We’re not in full-on toilet training mode just yet, but it’s just around the corner. Every time Papa or I go to the bathroom, JJ runs in after us shouting “PEEPEEPOOPOO! PEEPEEPOOPOO!” He then sits on his own ‘lil training seat (below), hops up in a few seconds, then pulls its lever to “flush.” Isn’t that just the cutest thing you’ve ever seen? Yes, I realize I may change my mind once it has actual urine and feces in it…
JJ’s other potty duty dooty is flushing the toilet for us, and then waving “Bye bye pee pee!”, closing the lid*, and then washing his hands. So far all of his bathroom experiences have been pretty non-traumatic (other than trying to flush a full roll of paper) which I hear is key in a successful transition to big-boy pants.
So you can imagine my alarm when my Mom sent me this photo, asking if we wanted it for JJ.
This monstrosity is my Dad’s training toilet, unearthed while my parents were going through my recently deceased Grandmother’s things. Last used during the Truman administration, it looks to be made entirely of dark wood, with a faded Dick & Jane-type illustration on the back. While I’m all about vintage furnishings, I couldn’t see us using this for anything except maybe an outdoor planter. Or perhaps if we lived in the American Horror Story house.
I mean seriously — faced with the daunting task of pooping on your own for the first time, which would you prefer? The bright-and-shiny, super-smiley “Cheer for Me! Potty? Or the miniature electric chair? I don’t know how anyone survived childhood before Fisher-Price…
*We also recently purchased these awesome toilet seats (I know, I’m getting excited about toilet seats…) that close slowly so as not to smash baby’s fingers. We even got one that’s called “Next Step” and has a smaller training seat magnetically attached to the lid that can come down to aid in potty training. Ain’t technology grand?
While they never fail to entertain with their ads, Huggies are not the brand of choice in our household. So please know that I am not endorsing this product, but merely showcasing it’s funny-ass TV commercial.
This spot for Huggies Slip-On Diapers features four kinds of change-resistant children: The Rolling Pin, The Acrobutt, The Streaker and The Booty Scoocher. Funny ideas all, but none (save The Streaker, which seems to have been replaced by The Escape Artist in later versions of the ad) would be the best way to describe our little poop machine. I offer a few monikers that — if not nearly as TV-friendly — are certainly more realistic.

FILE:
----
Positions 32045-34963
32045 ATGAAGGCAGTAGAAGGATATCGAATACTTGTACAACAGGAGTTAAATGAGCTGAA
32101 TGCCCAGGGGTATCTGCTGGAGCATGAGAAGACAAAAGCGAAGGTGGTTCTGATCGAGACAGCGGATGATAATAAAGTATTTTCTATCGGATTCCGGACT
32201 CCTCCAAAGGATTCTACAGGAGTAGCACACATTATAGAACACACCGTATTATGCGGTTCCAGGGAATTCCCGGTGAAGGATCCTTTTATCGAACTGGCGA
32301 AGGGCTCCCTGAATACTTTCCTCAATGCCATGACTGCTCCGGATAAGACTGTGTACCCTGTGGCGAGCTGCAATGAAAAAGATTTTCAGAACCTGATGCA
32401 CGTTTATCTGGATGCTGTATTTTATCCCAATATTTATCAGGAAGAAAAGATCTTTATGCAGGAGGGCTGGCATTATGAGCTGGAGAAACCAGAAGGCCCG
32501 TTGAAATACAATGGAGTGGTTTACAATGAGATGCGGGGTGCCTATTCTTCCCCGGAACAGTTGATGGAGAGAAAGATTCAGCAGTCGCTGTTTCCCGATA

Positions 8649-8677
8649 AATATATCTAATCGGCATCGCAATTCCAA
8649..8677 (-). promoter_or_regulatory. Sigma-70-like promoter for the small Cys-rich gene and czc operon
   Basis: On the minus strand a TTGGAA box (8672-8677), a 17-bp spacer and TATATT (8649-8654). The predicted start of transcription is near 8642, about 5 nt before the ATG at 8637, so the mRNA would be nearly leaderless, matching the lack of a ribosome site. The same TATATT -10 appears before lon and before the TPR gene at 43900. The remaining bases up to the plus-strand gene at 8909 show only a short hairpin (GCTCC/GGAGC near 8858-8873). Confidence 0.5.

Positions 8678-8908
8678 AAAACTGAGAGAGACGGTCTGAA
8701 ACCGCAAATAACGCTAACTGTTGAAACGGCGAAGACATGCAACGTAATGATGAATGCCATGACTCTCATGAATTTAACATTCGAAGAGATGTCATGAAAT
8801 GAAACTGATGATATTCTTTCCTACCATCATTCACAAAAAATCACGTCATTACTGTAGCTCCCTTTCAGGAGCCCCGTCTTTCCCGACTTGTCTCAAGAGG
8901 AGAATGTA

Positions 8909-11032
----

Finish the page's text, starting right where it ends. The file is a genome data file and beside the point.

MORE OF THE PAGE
Given a single untethered moment on the changing table, JJ attempts to hurl himself to the floor to escape the horrors of a clean diaper.
The Cock Blocker
Once the diaper is open, JJ will put his hand — or whatever happens to be in his hand — in the way of that which needs to be cleaned and re-diapered. This has included pacifiers, a teething biscuit, rubber ducky, his pants, Daddy’s shirt tail, and an actual block.
The Ball Buster
JJ has grown some enormous feet to match the thunder thighs he’s had since birth. Perfect for twisting around and kicking Daddy in the nads.
In all honesty, JJ is generally pretty good about having his diaper changed. But I know there are many of you with juicy (ewww) horror stories that you’d just LOVE to share. So what nickname would you give your diaper-intolerant tot?
I met Armin Vit at Design Ranch, the awesomely hands-on creativity conference I attended earlier this year. Armin and his wife, Bryony Gomez-Palacio, led one of my favorite workshops, “Posters from the Ground Up.” Also in attendance were Armin and Bryony’s two adorable kids, who got crafty right alongside us and even strolled around the room, critiquing our work. In addition to being a designer dad, Armin (with Bryony) runs UnderConsideration, where they not only design, but tirelessly blog via sites like BrandNew and FPO. Originally from Mexico City, Armin and family now live in Austin.
Q&A with designer dad Armin Vit
Tell me briefly about your design business and what kinds of clients you have/what kinds of work you specialize in.